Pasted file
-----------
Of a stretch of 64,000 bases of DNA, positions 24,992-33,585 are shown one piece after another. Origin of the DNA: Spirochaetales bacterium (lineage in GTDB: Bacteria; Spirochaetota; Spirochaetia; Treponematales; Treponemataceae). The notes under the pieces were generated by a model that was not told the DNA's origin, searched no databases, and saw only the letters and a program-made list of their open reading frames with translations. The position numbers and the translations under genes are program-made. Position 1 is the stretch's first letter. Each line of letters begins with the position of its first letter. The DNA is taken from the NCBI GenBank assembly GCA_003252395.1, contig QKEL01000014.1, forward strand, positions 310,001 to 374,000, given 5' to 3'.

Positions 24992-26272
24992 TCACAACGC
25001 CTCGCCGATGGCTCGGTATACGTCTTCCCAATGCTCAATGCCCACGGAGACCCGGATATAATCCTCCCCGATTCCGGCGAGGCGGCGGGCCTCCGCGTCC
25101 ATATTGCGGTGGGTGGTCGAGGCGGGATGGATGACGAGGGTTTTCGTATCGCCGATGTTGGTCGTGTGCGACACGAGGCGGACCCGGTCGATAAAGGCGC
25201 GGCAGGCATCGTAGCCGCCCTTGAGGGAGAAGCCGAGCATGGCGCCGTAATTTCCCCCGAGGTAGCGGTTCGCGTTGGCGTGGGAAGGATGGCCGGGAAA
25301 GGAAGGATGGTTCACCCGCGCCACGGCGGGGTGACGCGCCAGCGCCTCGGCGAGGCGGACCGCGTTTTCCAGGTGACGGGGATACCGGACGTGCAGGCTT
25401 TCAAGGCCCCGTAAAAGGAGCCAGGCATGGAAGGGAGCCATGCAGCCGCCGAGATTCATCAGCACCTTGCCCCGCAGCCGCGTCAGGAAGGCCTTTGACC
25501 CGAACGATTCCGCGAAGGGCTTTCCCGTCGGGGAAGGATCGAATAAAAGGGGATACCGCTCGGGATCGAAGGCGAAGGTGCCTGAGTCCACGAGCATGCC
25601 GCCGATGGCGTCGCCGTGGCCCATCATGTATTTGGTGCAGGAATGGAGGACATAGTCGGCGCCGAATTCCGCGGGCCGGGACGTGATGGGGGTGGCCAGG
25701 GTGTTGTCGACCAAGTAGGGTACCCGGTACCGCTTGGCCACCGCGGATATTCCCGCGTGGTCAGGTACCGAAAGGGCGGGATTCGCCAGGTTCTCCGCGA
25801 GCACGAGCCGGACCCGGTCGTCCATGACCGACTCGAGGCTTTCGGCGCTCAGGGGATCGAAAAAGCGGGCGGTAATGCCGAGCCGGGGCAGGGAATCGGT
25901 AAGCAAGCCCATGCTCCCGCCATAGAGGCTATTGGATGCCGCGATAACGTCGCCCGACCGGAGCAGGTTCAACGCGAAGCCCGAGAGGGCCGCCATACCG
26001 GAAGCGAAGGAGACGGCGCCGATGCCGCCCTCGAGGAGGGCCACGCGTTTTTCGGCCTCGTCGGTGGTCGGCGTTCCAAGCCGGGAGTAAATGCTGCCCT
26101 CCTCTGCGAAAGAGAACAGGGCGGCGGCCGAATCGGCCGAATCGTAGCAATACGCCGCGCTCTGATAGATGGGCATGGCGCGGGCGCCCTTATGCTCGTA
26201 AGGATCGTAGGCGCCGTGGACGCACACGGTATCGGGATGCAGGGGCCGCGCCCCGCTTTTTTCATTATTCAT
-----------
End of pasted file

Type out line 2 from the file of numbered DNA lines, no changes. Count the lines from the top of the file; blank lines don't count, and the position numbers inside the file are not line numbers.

Positions 24992-26272